Special Topics in Calamity Physics

by Marisha Pessl

Rating: ★★★

Such a bizarrely underperforming novel. Roughly 400 pages of the American Wallflower Story (Tragic Event Version), dotted with some annoying characters and very superficial trappings of academia, followed by a twisty ending that plays interestingly upon the uncertainty of an unreliable narrator. It takes some guts to wait that long before showing your hand as a writer, but I end up feeling a bit more annoyed than impressed.

Barring a few mystery hints, about the only thing keeping me going through the coming-of-age novel that is most of this story was the socially-observant tone underlying it all, from what is stated in Blue's assessment of her peers to Pessl's subtle demonstration of Dad's blowhard jerk nature. It's not something I see a lot of. The fantasies about Hannah never seemed compelling until very late, but the incongruent details were enough of a puzzle that Pessl's extravagant finish was entertaining to read (though I must except from this the rather overlong retelling of Blue's Nightwatchmen conspiracy-theory, given almost everyone who was going to get it must've got it by the point we were starting the long list of Internet forum citations).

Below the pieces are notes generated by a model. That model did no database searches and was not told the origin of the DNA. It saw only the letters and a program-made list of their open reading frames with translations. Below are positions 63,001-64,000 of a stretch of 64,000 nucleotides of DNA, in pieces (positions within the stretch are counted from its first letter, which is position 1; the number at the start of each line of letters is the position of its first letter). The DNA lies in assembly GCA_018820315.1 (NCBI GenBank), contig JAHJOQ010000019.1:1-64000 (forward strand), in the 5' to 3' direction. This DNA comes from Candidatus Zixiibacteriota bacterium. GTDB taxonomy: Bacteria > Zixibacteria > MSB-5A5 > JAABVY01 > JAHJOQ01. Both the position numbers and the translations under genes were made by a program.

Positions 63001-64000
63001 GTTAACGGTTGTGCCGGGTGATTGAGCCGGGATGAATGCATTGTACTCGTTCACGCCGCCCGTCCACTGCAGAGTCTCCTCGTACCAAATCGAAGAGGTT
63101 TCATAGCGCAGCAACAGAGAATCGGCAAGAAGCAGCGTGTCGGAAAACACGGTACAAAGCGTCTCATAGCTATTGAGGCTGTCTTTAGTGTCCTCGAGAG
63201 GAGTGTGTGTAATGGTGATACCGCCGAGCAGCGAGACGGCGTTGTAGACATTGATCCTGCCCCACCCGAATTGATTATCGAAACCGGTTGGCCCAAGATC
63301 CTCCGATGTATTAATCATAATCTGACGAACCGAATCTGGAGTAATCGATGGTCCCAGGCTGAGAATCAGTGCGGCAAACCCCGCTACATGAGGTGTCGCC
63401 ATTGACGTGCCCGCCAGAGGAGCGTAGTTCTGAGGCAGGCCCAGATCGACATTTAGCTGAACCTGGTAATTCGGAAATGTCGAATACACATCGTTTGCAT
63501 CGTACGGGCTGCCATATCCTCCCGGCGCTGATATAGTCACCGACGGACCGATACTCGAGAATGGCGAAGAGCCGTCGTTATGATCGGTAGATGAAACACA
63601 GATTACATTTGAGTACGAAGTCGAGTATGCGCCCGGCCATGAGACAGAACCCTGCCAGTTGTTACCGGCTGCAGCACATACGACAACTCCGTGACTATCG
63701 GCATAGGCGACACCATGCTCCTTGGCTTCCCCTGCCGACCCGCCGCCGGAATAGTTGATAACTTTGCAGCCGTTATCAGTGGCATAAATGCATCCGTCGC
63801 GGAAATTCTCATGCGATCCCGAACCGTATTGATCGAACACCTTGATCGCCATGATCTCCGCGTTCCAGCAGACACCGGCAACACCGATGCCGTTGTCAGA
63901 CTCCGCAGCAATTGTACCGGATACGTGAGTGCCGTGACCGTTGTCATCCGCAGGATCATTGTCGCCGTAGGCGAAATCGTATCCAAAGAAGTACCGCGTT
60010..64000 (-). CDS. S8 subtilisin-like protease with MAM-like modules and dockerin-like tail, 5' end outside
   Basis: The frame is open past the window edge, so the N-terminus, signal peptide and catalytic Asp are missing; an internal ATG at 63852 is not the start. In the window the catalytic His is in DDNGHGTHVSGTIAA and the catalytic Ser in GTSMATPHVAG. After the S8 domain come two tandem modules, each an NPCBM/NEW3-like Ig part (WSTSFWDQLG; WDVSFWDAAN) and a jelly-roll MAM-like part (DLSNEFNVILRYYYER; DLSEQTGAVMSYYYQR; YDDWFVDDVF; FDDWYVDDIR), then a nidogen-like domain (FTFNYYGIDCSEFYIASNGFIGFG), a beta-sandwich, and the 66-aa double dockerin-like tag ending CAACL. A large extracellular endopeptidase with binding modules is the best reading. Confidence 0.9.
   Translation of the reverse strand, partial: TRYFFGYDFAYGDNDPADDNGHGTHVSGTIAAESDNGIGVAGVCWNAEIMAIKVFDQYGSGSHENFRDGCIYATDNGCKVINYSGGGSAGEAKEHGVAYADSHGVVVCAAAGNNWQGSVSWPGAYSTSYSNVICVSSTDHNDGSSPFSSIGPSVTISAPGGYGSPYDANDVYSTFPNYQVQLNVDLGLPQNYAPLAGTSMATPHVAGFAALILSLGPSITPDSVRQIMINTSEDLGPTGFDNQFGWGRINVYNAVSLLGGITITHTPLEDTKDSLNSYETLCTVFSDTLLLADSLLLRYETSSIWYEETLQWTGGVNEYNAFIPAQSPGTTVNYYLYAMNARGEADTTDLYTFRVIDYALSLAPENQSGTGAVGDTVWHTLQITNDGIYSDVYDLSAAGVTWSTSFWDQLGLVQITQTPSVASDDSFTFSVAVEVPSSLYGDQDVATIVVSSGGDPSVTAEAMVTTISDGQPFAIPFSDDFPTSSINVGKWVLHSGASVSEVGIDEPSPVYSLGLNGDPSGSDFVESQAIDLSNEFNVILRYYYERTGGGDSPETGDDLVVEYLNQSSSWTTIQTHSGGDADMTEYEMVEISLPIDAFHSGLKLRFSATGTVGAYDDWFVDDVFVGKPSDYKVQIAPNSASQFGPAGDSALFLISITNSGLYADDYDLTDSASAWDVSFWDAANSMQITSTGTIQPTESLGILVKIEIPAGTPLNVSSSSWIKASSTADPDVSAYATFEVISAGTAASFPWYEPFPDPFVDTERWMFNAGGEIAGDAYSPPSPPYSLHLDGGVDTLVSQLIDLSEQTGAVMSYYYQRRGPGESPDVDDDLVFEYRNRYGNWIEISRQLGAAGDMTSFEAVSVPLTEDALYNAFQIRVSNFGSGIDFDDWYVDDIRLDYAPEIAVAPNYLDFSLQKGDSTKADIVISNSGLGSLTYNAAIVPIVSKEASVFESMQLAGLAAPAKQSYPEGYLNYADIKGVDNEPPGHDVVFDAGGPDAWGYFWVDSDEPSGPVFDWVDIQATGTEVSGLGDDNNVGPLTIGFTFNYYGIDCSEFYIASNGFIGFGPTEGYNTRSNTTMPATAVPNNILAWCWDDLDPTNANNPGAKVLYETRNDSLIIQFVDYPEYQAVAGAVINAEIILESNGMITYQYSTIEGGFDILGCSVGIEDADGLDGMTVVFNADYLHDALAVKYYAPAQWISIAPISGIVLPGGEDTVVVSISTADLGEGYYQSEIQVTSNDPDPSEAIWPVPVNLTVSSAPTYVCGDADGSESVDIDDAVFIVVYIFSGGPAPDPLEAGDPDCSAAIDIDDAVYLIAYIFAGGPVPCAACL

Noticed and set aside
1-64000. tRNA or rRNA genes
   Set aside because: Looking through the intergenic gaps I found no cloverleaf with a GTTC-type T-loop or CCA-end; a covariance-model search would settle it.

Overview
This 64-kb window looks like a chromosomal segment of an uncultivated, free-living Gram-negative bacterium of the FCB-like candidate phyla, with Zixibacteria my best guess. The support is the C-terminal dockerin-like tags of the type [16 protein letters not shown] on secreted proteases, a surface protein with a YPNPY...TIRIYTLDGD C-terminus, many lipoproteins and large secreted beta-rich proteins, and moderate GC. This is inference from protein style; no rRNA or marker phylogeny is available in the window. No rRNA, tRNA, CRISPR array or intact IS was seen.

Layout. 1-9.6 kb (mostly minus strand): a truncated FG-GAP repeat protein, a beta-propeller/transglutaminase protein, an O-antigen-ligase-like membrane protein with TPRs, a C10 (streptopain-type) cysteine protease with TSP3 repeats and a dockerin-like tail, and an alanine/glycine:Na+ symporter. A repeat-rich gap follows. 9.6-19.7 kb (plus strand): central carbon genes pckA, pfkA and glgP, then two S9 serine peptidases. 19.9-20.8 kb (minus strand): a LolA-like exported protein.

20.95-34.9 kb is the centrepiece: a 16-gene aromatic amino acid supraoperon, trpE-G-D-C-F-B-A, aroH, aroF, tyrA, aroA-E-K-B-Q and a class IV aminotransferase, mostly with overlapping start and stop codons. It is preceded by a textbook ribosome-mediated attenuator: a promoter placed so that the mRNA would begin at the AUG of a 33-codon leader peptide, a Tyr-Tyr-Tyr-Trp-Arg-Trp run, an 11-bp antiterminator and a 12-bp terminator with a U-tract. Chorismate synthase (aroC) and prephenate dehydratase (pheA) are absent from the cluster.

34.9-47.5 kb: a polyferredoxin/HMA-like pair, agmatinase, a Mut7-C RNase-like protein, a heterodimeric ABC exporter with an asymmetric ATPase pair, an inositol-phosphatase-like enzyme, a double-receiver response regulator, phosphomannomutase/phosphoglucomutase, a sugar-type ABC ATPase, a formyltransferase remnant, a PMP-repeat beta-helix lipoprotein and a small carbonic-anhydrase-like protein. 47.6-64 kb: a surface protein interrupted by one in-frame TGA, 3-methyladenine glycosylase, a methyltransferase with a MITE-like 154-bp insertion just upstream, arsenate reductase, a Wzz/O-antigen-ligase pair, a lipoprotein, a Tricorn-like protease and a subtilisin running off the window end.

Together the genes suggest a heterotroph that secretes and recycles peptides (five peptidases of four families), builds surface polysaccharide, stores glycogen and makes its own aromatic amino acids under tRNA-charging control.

A few of the reviews in the front pages of the book mark the book for being funny, but frankly I'm not sure what they're talking about. Blue's naivete and self-delusion is more sad than comic, and Pessl doesn't otherwise have an obvious lever for making people smile -- her quotations and citations are irritating noise, her dialogue plain. Pessl certainly writes well enough to keep her story going, and layering the details needed for the composition in the finale no doubt takes great skill, but I see no evidence that humour is one of her talents.

Taken as the light read it initially presents itself, Special Topics will probably kill the competition in the final heat. But if you're coming looking for something to dazzle, you'll have a lot to grit your teeth through before you find the reward, and I don't think it's quite enough to be worth it.